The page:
Member initialization

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Java goes out of its way to guarantee that any variable is properly initialized before it is used. In the case of variables that are defined locally to a method, this guarantee comes in the form of a compile-time error. So if you say:

  void f() {
    int i;
    i++;
  }

You’ll get an error message that says that i might not have been initialized. Of course, the compiler could have given i a default value, but it’s more likely that this is a programmer error and a default value would have covered that up. Forcing the programmer to provide an initialization value is more likely to catch a bug.

//: InitialValues.java
// Shows default initial values
 
class Measurement {
  boolean t;
  char c;
  byte b;
  short s;
  int i;
  long l;
  float f;
  double d;
  void print() {
    System.out.println(
      "Data type      Inital value\n" +
      "boolean        " + t + "\n" +
      "char           " + c + "\n" +
      "byte           " + b + "\n" +
      "short          " + s + "\n" +
      "int            " + i + "\n" +
      "long           " + l + "\n" +
      "float          " + f + "\n" +
      "double         " + d);
  }
}
 
public class InitialValues {
  public static void main(String[] args) {
    Measurement d = new Measurement();
    d.print();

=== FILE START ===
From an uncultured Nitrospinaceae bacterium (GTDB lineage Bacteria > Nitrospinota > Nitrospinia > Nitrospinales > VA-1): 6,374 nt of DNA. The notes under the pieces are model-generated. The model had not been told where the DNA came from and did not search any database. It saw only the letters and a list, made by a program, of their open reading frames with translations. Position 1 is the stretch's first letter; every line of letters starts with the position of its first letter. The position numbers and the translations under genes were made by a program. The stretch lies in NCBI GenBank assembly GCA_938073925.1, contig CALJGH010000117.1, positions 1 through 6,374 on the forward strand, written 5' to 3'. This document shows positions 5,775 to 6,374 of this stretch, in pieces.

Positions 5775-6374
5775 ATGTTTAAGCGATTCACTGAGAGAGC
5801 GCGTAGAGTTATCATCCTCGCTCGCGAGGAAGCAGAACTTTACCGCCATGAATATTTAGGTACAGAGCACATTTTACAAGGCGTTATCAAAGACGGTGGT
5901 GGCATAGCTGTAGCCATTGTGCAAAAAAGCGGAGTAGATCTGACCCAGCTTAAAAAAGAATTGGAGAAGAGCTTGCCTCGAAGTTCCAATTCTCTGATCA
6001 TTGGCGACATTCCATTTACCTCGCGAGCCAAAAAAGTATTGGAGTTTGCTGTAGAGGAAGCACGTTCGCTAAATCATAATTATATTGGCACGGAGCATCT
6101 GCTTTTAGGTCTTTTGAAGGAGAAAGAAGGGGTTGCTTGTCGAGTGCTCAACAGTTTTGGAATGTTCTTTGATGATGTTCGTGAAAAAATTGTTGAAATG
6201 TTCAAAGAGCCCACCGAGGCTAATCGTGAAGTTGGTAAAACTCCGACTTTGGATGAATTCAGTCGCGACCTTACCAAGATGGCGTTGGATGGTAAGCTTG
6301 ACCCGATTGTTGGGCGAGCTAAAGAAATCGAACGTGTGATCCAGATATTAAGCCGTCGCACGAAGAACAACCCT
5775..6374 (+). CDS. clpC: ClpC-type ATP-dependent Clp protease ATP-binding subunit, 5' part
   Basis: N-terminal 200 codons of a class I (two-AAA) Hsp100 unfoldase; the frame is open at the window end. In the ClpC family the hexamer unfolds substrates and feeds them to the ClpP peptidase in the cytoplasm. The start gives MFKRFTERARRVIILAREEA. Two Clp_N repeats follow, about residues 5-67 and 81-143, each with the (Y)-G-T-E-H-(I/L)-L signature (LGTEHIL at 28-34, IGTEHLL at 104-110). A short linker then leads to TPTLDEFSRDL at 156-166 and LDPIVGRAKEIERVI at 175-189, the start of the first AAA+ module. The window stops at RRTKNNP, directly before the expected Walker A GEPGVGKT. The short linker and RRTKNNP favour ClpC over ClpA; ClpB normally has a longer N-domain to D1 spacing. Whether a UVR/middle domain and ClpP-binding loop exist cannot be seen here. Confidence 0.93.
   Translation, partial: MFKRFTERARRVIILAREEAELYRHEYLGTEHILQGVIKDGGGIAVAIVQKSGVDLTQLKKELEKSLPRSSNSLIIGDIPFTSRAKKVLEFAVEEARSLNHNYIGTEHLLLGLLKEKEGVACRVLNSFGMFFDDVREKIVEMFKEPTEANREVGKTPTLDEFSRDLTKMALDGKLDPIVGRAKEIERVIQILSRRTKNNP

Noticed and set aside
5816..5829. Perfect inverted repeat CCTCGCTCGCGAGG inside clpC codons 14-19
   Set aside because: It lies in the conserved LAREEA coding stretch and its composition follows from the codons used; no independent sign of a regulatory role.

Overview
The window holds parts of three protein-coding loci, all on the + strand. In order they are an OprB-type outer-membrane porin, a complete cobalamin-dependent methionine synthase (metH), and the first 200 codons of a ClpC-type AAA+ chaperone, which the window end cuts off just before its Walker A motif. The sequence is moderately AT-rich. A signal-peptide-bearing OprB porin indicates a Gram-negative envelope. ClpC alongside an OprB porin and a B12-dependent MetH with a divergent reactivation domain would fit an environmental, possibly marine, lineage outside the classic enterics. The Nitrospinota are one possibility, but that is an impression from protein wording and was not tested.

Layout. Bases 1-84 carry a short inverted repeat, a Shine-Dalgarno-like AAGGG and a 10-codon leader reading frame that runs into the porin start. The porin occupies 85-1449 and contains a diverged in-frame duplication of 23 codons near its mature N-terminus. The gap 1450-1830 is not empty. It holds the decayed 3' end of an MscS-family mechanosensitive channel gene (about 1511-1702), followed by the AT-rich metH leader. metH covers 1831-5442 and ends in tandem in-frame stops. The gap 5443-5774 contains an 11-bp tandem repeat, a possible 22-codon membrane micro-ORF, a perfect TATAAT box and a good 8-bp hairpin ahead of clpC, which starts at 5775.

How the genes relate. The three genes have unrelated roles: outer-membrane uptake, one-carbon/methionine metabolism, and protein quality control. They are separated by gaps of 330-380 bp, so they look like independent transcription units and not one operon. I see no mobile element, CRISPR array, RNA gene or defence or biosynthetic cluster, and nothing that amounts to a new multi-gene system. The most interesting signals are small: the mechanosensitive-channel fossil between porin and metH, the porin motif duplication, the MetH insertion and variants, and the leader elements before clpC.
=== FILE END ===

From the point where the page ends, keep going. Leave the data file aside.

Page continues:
/* In this case you could also say:
    new Measurement().print();
    */
  }
} ///:~ 

The output of this program is:

Data type      Inital value
boolean        false
char
byte           0
short          0
int            0
long           0
float          0.0
double         0.0

The char value is a null, which doesn’t print.

You’ll see later that when you define an object handle inside a class without initializing it to a new object, that handle is given a value of null.

You can see that even though the values are not specified, they automatically get initialized. So at least there’s no threat of working with uninitialized variables.

Specifying initialization

class Measurement {
  boolean b = true;
  char c = 'x';
  byte B = 47;
  short s = 0xff;
  int i = 999;
  long l = 1;
  float f = 3.14f;
  double d = 3.14159; <p><tt>  //. . . </tt></p>

You can also initialize non-primitive objects in this same way. If Depth is a class, you can insert a variable and initialize it like so:

class Measurement {
  Depth o = new Depth();
  boolean b = true; <p><tt>  // . . . </tt></p>

If you haven’t given o an initial value and you go ahead and try to use it anyway, you’ll get a run-time error called an exception (covered in Chapter 9).